Channeling Hansel and Gretel
Snow White, Hansel and Gretel and Little Red Riding Hood have all spent time in the Black Forest. After living in Germany for almost 8 months, Dan, Stuart and I were long overdue for a visit.
Once we ate original Black Forest Chocolate cake, road a rickety wooden roller coaster and visited Germany’s highest waterfall (read about it here), we were itching to put on our hiking boats and hit the trail. Both Dan and I have done lots of hiking over the years, especially Dan who is in the process of section hiking the App trail. In my opinion, spending time outside in nature is the most rejuvenating thing a person can do.
We started our hike just outside of the village of Simonswald, in the heart of the Black Forest.
The Black Forest is riddled with trails. Trails through the valleys, along the peaks of the mountains, long-distance routes, short loops to waterfalls. The options are endless and almost create a headache trying to determine where to go. In Virginia, looped routes are clearly defined and have names like “Dragon’s Tooth” and “Angel’s Rest”. In the Black Forest, one trail leads into another and another and another, it’s up to the hiker to determine if they want to loop back to the start or proceed.
After hours of trying to nail down a plan, I turned to the blogging community and was delighted to find this great post. We followed the outdoorsy couple’s footsteps almost exactly as we set out for Zweribach Waterfall.
Topics discussed on the trail:
1. Why men are so gassy.
2. How instagram makes things prettier than real life. (Dan hated this comment.)
3. What’d we do if we lived in the 1800s.
You know, trail talk.
About two hours in, we came to pleasant clearing at a vista overlooking the valley below. Dan and I munched on sandwiches, fruit and Reese’s Pieces as we took in our peaceful surroundings. Stuart busied himself racing around the clearing like a mad man, because that’s what Stuart does when he’s happy…go nuts.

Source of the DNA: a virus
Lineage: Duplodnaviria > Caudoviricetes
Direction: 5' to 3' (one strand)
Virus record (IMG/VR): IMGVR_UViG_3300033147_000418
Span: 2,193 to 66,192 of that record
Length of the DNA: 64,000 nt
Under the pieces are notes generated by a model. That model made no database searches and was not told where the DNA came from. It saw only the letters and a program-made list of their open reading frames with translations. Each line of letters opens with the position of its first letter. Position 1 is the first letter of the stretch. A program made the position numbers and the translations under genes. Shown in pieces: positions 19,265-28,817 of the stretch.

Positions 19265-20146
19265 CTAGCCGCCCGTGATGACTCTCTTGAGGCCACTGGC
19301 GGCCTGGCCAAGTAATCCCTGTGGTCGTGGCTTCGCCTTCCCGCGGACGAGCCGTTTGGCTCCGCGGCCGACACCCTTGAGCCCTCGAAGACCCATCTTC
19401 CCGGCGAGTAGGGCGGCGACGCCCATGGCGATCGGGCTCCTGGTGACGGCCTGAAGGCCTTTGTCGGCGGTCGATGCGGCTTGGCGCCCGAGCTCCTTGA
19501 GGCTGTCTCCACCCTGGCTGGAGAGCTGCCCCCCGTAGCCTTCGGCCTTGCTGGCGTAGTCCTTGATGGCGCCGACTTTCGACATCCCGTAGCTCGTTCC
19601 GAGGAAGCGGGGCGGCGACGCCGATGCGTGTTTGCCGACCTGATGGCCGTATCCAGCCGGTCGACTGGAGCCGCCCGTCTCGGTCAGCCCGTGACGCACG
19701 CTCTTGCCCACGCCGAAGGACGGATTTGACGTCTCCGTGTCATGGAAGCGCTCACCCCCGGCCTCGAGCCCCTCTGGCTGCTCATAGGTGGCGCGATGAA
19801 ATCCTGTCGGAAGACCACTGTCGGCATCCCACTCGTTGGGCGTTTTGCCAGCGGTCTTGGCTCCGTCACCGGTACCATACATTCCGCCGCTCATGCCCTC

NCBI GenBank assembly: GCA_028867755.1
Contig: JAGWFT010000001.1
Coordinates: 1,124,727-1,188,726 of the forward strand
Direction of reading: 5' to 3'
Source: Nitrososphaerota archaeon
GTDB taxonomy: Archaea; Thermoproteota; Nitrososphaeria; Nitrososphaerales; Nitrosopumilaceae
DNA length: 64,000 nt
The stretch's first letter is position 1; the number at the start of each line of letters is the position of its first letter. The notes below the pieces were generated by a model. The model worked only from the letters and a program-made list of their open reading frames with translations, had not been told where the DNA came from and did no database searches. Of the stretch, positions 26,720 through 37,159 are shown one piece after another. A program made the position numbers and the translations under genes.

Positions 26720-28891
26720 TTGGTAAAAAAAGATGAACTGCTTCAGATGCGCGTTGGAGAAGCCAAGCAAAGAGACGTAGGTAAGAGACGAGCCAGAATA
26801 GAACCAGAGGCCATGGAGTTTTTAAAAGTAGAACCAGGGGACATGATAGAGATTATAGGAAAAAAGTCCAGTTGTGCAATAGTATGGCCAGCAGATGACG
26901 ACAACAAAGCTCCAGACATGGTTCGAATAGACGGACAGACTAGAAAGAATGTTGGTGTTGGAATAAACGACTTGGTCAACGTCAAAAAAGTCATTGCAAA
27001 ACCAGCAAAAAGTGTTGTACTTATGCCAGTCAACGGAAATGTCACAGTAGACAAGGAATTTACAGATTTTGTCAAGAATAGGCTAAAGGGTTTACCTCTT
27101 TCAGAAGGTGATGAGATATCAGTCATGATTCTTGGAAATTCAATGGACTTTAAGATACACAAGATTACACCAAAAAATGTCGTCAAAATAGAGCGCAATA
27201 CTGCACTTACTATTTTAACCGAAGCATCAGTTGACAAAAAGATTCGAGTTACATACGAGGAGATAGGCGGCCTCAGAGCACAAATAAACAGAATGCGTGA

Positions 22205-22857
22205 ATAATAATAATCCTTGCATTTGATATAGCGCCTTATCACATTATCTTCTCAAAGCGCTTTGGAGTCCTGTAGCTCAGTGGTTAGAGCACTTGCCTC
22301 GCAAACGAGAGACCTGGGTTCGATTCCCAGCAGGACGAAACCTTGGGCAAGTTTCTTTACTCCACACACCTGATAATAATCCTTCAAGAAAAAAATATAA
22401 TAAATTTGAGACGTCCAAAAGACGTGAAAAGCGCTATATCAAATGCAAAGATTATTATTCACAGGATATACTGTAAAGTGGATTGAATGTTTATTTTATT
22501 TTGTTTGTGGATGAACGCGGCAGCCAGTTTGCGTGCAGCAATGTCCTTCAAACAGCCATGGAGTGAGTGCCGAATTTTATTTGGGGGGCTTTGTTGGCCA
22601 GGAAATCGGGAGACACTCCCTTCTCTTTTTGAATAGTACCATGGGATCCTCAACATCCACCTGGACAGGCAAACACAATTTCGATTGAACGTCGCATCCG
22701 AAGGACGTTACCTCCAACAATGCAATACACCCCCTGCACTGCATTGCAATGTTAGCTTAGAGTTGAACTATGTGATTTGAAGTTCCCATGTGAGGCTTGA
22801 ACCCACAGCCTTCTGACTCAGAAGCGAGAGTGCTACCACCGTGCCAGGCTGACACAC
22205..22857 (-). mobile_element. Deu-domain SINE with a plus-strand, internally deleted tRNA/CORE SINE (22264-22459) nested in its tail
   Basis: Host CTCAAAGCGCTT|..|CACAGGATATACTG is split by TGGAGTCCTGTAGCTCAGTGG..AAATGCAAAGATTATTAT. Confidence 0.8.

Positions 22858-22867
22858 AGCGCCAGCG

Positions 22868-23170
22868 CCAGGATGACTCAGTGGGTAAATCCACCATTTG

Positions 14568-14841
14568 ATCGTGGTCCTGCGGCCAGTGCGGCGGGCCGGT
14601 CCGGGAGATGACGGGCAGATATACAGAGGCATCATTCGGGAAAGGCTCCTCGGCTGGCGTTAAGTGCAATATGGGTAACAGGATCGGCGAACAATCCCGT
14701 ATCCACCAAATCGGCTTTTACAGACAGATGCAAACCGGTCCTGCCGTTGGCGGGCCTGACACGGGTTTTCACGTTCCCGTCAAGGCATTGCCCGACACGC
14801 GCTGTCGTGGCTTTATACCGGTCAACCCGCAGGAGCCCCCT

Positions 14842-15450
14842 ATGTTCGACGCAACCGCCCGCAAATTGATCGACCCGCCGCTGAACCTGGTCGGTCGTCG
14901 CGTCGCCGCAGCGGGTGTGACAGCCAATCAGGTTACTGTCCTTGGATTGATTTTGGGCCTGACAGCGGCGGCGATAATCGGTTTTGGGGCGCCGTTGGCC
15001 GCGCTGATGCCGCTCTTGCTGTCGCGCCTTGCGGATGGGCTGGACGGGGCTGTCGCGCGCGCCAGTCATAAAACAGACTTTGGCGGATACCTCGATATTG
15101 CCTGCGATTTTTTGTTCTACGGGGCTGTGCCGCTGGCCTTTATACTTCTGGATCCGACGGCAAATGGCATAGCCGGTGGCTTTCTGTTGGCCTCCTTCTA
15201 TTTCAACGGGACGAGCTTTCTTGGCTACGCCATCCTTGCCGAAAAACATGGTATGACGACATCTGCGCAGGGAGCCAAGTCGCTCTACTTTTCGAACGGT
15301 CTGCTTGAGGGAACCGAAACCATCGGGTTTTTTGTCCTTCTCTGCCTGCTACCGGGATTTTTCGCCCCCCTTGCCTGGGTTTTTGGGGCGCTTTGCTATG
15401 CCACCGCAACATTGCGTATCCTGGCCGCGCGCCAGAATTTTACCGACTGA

An hour later we arrived at Zweribach Waterfall. Perhaps not the world’s most impressive waterfall but darn lovely in it’s own right.
Powered by Reese’s Pieces, we trudged past the waterfall, climbing up, up, up to the ridge line. At the top we plopped down on benches at a lookout point. While the temperature in the sunshine hung around 60, a field just opposite of us was remarkably still covered in snow.
If there’s one thing Stuart loves more than hiking, it’s diving and playing in fresh snow. He gazed longingly at the white stuff. No, Stuart, we’re not going to play in snow today.
Getting hungry again, we opted to descend via a logging road instead of a trail. The four hours of hiking it took to reach the top were nipped by a descent just short of an hour and a half.
No big bad wolf or poisonous apples, it was a wonderful hike that left us all beat (even Stuart) and eager to return soon.
FYI: If you’re thinking you’d like to do a similar hike in the Black Forest, a car is a must. Although I always advise against rental cars in Europe because of their absurd insurance costs, taking public transit to remote hikes like the one we did isn’t possible.
When’s the last time you went on a great hike? Once we’re back in the States I can’t wait to explore Bryce Canyon and Zion National Park!